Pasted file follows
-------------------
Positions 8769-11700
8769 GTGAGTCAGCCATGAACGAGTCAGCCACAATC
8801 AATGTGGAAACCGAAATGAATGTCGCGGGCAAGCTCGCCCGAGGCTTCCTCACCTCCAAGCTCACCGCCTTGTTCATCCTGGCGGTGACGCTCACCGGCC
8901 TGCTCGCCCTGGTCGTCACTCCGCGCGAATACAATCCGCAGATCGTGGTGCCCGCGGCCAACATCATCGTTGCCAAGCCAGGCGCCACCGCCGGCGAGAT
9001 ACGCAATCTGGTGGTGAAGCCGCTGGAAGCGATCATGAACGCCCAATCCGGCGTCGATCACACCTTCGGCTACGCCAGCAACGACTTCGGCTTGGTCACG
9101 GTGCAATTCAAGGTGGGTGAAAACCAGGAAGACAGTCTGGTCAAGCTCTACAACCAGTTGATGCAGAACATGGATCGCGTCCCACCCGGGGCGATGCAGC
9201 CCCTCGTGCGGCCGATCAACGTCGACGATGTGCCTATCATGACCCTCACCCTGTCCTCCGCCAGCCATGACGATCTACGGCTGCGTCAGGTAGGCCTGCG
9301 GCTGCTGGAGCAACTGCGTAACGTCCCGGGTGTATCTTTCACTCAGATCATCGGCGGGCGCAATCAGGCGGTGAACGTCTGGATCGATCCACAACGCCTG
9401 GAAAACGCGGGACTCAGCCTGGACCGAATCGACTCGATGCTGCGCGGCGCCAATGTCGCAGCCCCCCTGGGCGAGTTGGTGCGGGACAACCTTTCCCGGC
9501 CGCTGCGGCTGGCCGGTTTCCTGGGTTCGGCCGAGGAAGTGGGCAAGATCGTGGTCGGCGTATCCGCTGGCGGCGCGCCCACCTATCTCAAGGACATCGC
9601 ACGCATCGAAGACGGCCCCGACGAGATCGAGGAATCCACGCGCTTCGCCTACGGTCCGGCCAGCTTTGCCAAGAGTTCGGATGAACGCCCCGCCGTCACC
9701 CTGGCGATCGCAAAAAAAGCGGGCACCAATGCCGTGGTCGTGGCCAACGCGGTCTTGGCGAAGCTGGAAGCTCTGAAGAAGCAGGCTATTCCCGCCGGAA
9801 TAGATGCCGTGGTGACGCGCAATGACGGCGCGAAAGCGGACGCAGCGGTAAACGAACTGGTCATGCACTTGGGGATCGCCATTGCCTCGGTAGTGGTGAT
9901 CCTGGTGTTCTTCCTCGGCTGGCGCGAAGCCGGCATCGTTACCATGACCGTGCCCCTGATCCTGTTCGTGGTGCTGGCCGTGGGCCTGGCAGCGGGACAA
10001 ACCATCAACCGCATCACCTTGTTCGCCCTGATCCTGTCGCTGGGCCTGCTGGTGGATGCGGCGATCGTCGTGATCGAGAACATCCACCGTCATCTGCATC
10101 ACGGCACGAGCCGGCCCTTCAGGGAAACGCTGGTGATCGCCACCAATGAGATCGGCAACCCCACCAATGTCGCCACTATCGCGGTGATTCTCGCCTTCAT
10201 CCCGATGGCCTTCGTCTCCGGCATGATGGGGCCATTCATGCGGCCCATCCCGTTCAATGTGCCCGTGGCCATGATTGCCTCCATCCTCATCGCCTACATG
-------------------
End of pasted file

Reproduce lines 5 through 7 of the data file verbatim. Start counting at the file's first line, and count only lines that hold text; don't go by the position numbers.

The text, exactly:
9001 ACGCAATCTGGTGGTGAAGCCGCTGGAAGCGATCATGAACGCCCAATCCGGCGTCGATCACACCTTCGGCTACGCCAGCAACGACTTCGGCTTGGTCACG
9101 GTGCAATTCAAGGTGGGTGAAAACCAGGAAGACAGTCTGGTCAAGCTCTACAACCAGTTGATGCAGAACATGGATCGCGTCCCACCCGGGGCGATGCAGC
9201 CCCTCGTGCGGCCGATCAACGTCGACGATGTGCCTATCATGACCCTCACCCTGTCCTCCGCCAGCCATGACGATCTACGGCTGCGTCAGGTAGGCCTGCG